VANCOUVER – A recent global benchmarking survey from Wood Markets (FEA-Canada) has once again placed mills of the U.S. South at the top. The U.S. South was the highest margin sawmill region in North America – a place it has held since 2008 – as well as the top global earner again in 2016 and for the second quarter of 2017.

Out of 32 countries and/or regions surveyed, “average” U.S. South mills had the highest earnings results in 2016 with a 25 per cent EBITDA. The earnings at “top-quartile” mills in this region were “off the scale.”

“As has been the case since 2008,” explained Russ Taylor, managing director of FEA-Canada and the principal author of the report, “the major operating advantage for U.S. South mills continues to be the region’s low log-cost structure. With a surplus of timber and not enough sawmills operating in the aftermath of the housing market collapse, delivered log prices remain among the lowest in the world with margins being the highest in the world.”

EBITDA earnings at “average” mills in Canada were strong, partly as a result improving prices and no U.S. import duties in place for all of 2016, the report says. Canada’s earnings as a whole were above average on a global scale and also ahead of Europe and Russia (mills with logs at cost) but lagged the U.S. weighted average. The Canadian average earnings comprised a wide range of regional results, with higher earnings in the west versus half of those seen in the east.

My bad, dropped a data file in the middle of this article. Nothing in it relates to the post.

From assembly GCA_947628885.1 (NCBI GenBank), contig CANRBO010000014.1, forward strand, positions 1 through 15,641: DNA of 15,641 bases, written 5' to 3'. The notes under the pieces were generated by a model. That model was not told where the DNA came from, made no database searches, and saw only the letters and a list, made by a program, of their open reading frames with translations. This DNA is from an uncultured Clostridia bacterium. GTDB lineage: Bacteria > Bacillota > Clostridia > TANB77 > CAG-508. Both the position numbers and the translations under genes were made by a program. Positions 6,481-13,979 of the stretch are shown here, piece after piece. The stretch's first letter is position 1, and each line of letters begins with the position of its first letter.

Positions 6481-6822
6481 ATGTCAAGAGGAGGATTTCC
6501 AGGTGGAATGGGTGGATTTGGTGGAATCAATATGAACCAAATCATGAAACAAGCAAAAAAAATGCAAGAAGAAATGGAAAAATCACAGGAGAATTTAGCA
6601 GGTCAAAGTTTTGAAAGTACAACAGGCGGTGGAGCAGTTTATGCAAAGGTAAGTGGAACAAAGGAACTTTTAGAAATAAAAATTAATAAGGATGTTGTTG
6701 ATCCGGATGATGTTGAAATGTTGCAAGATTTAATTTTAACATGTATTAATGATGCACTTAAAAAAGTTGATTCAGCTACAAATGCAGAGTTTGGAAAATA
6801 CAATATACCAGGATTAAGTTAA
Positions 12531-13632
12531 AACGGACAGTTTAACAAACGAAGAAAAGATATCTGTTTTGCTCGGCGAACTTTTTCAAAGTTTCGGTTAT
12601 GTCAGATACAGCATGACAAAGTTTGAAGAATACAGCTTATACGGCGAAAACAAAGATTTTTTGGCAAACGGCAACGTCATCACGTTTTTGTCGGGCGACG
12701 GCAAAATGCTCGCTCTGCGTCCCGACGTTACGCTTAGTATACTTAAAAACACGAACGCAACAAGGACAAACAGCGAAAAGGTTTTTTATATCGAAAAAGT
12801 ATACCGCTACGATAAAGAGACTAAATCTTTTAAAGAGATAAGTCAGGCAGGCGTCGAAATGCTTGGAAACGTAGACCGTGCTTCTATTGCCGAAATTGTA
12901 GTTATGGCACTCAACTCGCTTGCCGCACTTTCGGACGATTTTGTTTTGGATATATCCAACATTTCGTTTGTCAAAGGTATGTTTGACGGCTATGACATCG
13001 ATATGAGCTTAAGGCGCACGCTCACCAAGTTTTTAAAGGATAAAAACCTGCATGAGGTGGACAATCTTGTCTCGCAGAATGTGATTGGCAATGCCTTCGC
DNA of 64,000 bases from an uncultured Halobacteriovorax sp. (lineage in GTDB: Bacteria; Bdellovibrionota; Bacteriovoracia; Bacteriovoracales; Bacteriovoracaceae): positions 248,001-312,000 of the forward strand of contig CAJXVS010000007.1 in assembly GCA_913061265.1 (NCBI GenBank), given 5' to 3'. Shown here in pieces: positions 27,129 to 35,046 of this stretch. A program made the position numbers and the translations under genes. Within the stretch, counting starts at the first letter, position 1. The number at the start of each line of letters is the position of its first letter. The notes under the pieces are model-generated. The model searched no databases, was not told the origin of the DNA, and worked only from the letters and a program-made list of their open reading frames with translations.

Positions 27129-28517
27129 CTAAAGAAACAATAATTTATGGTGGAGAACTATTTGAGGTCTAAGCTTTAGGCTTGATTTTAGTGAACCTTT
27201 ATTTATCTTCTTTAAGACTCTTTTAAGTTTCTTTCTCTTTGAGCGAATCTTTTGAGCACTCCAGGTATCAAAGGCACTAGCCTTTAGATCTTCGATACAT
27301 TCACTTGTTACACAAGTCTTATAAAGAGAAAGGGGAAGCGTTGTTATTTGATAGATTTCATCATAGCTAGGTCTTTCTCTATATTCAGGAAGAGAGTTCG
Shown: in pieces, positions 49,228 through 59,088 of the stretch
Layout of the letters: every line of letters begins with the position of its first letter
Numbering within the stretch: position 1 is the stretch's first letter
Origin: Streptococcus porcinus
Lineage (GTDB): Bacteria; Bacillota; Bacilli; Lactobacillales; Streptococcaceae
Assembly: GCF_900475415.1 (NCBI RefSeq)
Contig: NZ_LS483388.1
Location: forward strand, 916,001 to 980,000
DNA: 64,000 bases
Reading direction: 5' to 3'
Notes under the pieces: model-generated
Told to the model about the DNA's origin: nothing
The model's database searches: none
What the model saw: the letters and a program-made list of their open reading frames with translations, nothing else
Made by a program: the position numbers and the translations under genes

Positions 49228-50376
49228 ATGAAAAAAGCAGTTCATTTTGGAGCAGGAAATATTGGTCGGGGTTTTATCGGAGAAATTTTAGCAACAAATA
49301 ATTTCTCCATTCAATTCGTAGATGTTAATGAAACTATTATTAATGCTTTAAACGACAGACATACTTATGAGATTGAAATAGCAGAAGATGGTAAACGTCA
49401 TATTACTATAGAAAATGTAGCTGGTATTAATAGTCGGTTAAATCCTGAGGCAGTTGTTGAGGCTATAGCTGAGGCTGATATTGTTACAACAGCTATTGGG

“Average” mills on the U.S. West Coast had earnings that below those in Western Canada in 2016, mainly due to tight log supplies and strong log export markets in Asia, according to the report.

All regions covered in the global sawmilling industry in 2016 and in 2017 showed good results. The benchmarking report says the average global earnings (EBITDA) at “average” sawmills actually dipped slightly from US$21/m3 (US$34/Mbf – nominal) in 2014 to US$18/m3 (US$29/Mbf) in 2016 but improved to US$24/m3 (US$39/Mbf) by 2017-Q2. For best or “top-quartile” mills, and depending on the region, earnings results were typically about double that of “average” sawmills in each country.

The fortunes of most regions improved significantly in 2017-Q2 due to higher global lumber prices. The North American economy has been stable, boosting lumber demand and prices and the European economy improved in 2016 and especially in 2017 as many mills (and countries) had their best results in five years, according to FEA-Canada.

The introduction of import duties in 2017 on Canadian lumber to the U.S. significantly reduced sawmill margins and has stimulated large increases of lumber exports to the U.S. from Europe, Russia and the Southern Hemisphere. “What is most interesting,” commented Taylor, “is that net margin achieved by mills in Sweden (delivered to the U.S. Gulf region) is now higher than all calculated margins from Canadian top-quartile mills. With import duties on Canadian lumber, top-quartile sawmills in Sweden now have the lowest delivered lumber costs aside from the various U.S. regions.”

These results and detailed cost, revenue and earnings data were released earlier this month in the 2017 edition of the Global Timber/Sawmill/Lumber-Sawnwood Cost Benchmarking Report. A summary, including a “special analysis” on delivered lumber costs to key export markets, is also provided in this month’s Wood Markets Monthly International Report.